GNFS urges public to desist from interfering in firefighting

The Western Regional Command of the Ghana National Fire Service (GNFS), has expressed worry about public interference during fire operations, warning that such occurrences were a danger to public safety and security.

The Command, therefore, cautioned the public to stay away from such scenes and also desist from the practice of siphoning and scooping fuel from tankers or bulk road vehicles involved in road accidents.

“The Service in collaboration with the Ghana Police will team up to strictly enforce adherence to the recommended safety distances for incident scenes, and offenders shall be arrested and prosecuted,”the Western Regional Fire Commander, Assistant Chief Fire Officer (ACFO) Gaddiel Ebonyi gave the warning  at a press briefing last Thursday.

He noted that, during their response to fire incidents, the Command was faced with the challenge of a teeming crowd who either tried to catch glimpses of the incidents or attempted to help extinguish the fire.

He said: “While we appreciate their efforts to assist and acknowledge the importance of such interventions, we wish to advise the public to stay away so as not to endanger their lives and health.”

The Regional Commander recommended the minimum safety distance of   100 metres for fires at domestic and light commercial premises where the fire might be classified as medium.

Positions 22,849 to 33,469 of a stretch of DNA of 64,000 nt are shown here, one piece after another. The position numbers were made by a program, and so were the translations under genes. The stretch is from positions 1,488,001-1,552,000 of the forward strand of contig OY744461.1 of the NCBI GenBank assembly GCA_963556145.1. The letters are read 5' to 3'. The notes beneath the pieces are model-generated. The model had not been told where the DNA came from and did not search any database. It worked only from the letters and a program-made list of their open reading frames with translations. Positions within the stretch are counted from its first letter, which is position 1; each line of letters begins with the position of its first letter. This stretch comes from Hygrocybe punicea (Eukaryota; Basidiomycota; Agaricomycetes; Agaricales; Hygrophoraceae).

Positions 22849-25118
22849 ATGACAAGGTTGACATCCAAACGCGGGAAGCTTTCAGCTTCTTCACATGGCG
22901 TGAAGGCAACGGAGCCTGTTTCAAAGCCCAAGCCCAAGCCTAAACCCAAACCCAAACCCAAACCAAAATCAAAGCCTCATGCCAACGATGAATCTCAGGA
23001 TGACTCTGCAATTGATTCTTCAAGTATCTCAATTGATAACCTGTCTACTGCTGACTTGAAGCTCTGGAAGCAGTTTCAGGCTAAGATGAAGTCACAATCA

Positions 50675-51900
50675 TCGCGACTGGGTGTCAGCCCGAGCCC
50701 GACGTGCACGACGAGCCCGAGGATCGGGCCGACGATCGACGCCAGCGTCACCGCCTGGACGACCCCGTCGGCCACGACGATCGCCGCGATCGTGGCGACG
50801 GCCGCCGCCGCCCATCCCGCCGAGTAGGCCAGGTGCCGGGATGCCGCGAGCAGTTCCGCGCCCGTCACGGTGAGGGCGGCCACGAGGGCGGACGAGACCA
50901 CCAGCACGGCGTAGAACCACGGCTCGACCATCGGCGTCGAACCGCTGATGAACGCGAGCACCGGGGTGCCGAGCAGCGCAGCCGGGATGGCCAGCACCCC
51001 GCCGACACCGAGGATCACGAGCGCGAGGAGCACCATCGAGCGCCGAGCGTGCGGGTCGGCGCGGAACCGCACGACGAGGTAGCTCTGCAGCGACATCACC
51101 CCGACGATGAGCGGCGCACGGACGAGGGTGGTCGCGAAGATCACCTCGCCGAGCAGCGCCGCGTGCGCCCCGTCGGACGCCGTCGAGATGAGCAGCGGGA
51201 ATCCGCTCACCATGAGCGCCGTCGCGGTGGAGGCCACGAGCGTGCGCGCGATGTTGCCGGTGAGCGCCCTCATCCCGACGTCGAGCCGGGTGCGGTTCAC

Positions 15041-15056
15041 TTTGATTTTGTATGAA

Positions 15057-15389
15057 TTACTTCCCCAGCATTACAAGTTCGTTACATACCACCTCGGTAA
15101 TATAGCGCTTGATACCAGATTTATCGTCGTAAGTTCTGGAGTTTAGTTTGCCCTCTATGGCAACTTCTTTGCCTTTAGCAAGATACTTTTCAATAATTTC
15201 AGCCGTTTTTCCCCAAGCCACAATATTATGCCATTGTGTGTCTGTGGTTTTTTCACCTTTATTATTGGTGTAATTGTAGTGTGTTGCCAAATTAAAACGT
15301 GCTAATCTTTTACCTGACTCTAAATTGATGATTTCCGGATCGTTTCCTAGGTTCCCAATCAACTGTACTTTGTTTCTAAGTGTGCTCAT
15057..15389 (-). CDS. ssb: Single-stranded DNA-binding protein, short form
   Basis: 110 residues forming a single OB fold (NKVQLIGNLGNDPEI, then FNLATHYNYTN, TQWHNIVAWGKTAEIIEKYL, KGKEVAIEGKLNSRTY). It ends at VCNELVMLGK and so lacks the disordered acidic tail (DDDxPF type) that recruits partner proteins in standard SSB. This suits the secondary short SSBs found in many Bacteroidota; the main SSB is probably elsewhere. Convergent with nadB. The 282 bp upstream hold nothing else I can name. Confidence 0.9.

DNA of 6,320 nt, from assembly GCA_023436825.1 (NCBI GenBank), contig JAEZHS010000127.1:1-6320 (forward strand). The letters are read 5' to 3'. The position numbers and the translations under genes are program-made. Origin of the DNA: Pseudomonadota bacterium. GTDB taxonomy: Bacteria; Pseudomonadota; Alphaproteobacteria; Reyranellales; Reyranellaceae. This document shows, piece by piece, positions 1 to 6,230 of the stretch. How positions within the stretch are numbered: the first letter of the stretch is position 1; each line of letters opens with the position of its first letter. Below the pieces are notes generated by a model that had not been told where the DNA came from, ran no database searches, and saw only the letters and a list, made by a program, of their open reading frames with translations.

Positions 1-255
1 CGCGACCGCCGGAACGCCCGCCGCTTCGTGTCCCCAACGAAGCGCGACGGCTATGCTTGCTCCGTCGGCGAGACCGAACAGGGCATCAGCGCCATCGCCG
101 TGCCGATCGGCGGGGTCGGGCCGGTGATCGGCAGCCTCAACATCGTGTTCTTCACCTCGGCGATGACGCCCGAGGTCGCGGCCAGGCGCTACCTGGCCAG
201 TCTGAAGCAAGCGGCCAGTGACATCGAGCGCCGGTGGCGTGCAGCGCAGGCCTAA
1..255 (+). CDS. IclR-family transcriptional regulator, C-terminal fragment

For fires at heavy commercial and industrial premises or involving highly inflammable fuels, ACFO Ebonyi explained that “the recommended minimum safety distance is five hundred meters”.

He mentioned that Fire Service responded to road traffic collision incidents, other hazardous goods incidents such as during leakage of liquefied petroleum gas (LPG) and fuel tankers/bulk road vehicle (BRV) spillage of fuel as a result of road accidents.

However, in responding to such incidents, the Command was faced with people who go on scene to scoop some of the spilled fuel. 

“This particular practice must be condemned outright. Liquid fuels/petroleum products by their nature are highly inflammable and quickly form explosive vapours which can easily ignite from the least amount of heat energy, such as that which can be generated when the item being used to scoop the fuel scrapes the road surface or any hard surface, and even lead to explosions,” he noted.

ACFO Ebonyire recalled that in a recent incident which occurred near the Takoradi Container Terminal (TACOTEL) involving collision between a fuel tanker and a locomotive, “there was a rather disheartening rush for the spilled fuel by the public, including women who had babies strapped to their backs who trooped to the scene to scoop some of the fuel”.

This was without any regard for the recommended physical distancing as required by the COVID-19 containment measures, he added.

He assured that the Service would continue to perform its duties with the utmost efficiency and effectivenessto reduce fire incidents to the barest minimum but argued that, this could be achieved with the cooperation and support of the public, who adhered to fire safety precautions and prevention education.

From January 2020 to date, a total of 189 fire incidents had been recorded and out of this, five persons lost their lives and three persons sustained various degrees of injuries.

The region has also recorded a total of six (6) road traffic collision (RTC) incidents, with one (1) person sustaining injuries.


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